I suggested violinist Ola Kvernberg, which I still think would have been killer, but they suggested Reine Fiske, and one of my underlying philosophies when booking this series was that if I asked any artist to do something different to their usual thing, I would give them complete freedom to choose, as long as it wasn't beyond the budget.

    And, based on their show with Reine, it was a good decision...they did a late night show and totally smoked the place, and it has led to an ongoing relationship, including 2012's Atlantis, 2015's Silver Mountain and, now, Psychedelic Backfire I.

    But I still look back on that seven-show series (Elephant9 with guest Reine Fiske; Eple Trio with guest Karl Seglem; Arve Henriksen percussion trio, with Helge Norbakken and Audun Kleive; Jon Blake Magnetic Book...Magnetic North Orchestra plus a six-piece Baroque ensemble; Mats Eilertsen SkyDive Quintet; a double duo bill featuring Eivind Aarset/Thomas Strønen and Stian Westerhus/Sidsel Endresen; and Per Jørgensen & Friends, with Morten Qvenild, Sigbjørn Apeland, Morten Skage and Terje Isungset) with great fondness. To have been asked to program a series was a privilege, period. To be able to work with some of the artists to do something they'd not done before (Aarset/Strønen; E9/Fiske; Per Jørgensen, who wrote an entire book of music for this newly minted lineup) was a real thrill. And to see the shows - six at the town's Energimolle, and one at a nearby church - not only draw big crowds, but to be told by people in town that it was one of the best programs they'd ever seen at the festival made it a real high point in my life.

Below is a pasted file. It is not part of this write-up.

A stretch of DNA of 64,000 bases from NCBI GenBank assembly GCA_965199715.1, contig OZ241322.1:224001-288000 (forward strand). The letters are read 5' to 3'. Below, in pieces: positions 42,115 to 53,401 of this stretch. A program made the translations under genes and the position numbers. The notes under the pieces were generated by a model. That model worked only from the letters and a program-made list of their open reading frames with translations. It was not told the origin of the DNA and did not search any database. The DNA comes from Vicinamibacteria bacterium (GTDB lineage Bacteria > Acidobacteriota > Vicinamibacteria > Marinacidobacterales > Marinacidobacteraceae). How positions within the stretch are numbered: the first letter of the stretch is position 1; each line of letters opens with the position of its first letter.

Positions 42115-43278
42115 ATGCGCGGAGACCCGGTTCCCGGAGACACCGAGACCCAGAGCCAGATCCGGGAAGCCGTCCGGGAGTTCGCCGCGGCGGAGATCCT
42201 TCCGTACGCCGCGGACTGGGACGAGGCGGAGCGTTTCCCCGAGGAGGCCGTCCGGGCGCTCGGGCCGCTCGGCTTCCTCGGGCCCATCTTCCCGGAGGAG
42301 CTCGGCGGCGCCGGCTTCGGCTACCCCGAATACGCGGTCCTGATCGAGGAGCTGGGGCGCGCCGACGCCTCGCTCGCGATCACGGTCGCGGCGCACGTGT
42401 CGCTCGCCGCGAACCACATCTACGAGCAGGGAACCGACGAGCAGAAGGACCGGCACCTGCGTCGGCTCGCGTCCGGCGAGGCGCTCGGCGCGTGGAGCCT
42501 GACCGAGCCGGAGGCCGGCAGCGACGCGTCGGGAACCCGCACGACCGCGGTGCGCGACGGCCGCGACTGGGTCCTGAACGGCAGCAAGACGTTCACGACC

Great story.

  20. #45
    That's Mr. to you, Sir!! Trane's Avatar
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    Quote Originally Posted by Jay.Dee View Post
    Quite surprising, but the addition of the guitarist on the second volume of Psychedelic Backfire makes the music less unremittingly intensive and more "unhurriedly" jammy (in contrast to the previous volume's display of progressive organ techniques). I didn't remember that Fiske's guitar melded so organically with the keyboard sounds, so at times I wondered who actually was playing what during long improvised sequences. No typical fusion guitar solo heroics to be found here, which is frankly speaking quite refreshing.